Bibliography

Privacy Literacy Toolkit for K-20 librarians and educators to facilitate creation of learning experiences on privacy related topics.  Toolkit includes teaching materials, how-tos, case studies, current awareness resources, along with professional values & policy guidance.
Contributor: Alexandria Chisholm
Information Literacy Frame(s) Addressed: Information Has Value
License Assigned: All Rights Reserved
The Critical Information Literacy Lesson Plan includes a lesson plan with a bibliography of assigned readings and discussion questions for students as well as presentation slides with main points from the lesson: definition of critical information literacy, evaluating information is a process, authority is constructed and contextual, how to evaluate information, and check the facts.
Contributor: Latia Ward
Information Literacy Frame(s) Addressed: Authority is Constructed and Contextual
Type of Institution: University
License Assigned: CC Attribution-NonCommercial-ShareAlike License CC-BY-NC-SA
This resource includes files and links for the conference paper and slides of the presentation Rhetorical Reinventions: Rethinking Research Processes and Information Practices to Deepen our Pedagogy, presented at LOEX 2016 by Donna Witek, Mary J. Snyder Broussard, and Joel M. Burkholder. Both the slides and the paper include a detailed bibliography of related resources.Presentation/Paper Abstract:The ACRL Framework for Information Literacy offers instruction librarians an opportunity to reconsider not only how they teach but also how they think about research and information. This new thinking has the potential to reinvent instructional practices, resulting in learning that is both situated and transferable. The discipline of rhetoric can inform this effort.This presentation will consider three traditional “steps” of the research process: question formulation, information search, and source evaluation. Traditional approaches over-simplify each activity: broaden the question by including related elements or narrow it by concentrating on a specific time/area/population; follow these steps to find the “correct” number and types of sources; and evaluate information based on the presence of external characteristics.Yet when information literacy is approached rhetorically, librarians can partner with classroom faculty to teach much more meaningful and transferable information literacy knowledge, skills, and dispositions. Librarians can then guide students in the complex processes of navigating the expectations of disciplinary audiences and developing a critical self-awareness of themselves as scholarly contributors; engaging with search tools, strategies, and processes in ways that are flexible, iterative, and exploratory by design; and comprehending more fully their information sources for deeper evaluation that better meets their own rhetorical goals. In an interactive presentation, the presenters will explore how rhetoric and composition theories have the potential—with creative and strategic thinking—to work in synergy with the Framework, make information literacy more authentic and meaningful, and develop true lifelong learners.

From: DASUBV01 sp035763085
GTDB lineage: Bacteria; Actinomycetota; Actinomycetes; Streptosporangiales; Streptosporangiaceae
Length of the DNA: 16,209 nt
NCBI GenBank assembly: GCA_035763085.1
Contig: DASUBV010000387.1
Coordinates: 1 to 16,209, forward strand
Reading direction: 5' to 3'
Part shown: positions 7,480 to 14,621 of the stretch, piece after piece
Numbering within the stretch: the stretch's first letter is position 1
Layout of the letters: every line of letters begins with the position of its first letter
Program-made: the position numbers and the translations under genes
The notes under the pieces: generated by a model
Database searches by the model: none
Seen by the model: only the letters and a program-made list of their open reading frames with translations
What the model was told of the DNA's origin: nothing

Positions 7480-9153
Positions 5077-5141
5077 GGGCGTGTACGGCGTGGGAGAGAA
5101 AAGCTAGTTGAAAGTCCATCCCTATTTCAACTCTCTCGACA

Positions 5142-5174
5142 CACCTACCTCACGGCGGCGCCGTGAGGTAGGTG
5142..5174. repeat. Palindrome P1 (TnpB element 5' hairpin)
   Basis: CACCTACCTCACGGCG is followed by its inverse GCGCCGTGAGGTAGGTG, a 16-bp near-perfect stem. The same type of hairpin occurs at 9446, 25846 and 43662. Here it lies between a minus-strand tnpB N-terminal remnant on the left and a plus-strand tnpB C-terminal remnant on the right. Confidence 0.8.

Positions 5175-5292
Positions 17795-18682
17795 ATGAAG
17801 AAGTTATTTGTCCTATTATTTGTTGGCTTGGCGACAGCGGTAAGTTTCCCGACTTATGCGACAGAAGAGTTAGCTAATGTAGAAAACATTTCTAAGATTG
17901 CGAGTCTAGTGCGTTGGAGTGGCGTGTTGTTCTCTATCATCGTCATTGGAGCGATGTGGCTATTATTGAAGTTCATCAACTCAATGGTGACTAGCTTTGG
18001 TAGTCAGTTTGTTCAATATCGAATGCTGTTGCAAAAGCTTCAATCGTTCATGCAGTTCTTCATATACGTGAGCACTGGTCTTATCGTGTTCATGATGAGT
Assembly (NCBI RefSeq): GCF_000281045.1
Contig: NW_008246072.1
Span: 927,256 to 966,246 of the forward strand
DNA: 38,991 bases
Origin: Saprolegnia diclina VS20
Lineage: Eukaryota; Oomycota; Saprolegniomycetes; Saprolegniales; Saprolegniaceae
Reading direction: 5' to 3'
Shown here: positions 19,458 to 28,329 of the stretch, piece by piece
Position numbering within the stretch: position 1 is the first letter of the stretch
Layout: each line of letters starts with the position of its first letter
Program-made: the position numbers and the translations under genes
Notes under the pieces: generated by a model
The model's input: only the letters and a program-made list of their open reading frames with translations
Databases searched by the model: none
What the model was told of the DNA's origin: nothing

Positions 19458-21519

Contributor: Donna Witek
Type of Institution: Not Applicable
License Assigned: CC Attribution-NonCommercial License CC-BY-NC
These are materials from a presentation I gave called Flexible Frames for Pedagogical Practice: Using the Framework for Information Literacy for Higher Education on May 28, 2015, at the Lehigh Valley Chapter of the Pennsylvania Library Association's 2015 Spring Conference. Materials include a blog post from my personal-professional blog, Information Constellation, that provides my slides, notes, reflection, and bibliography; a link to the slides on SlideShare; and the the slides themselves as downloadable files; note that the .pptx file is both editable and includes my presentation notes. The presentation includes a classroom example in which I used the Framework to develop instruction in a First-Year Writing course. Materials are licensed CC-BY-NC.
Contributor: Donna Witek
Information Literacy Frame(s) Addressed: Framework as a Whole
Type of Institution: CollegeUniversity
License Assigned: CC Attribution-NonCommercial License CC-BY-NC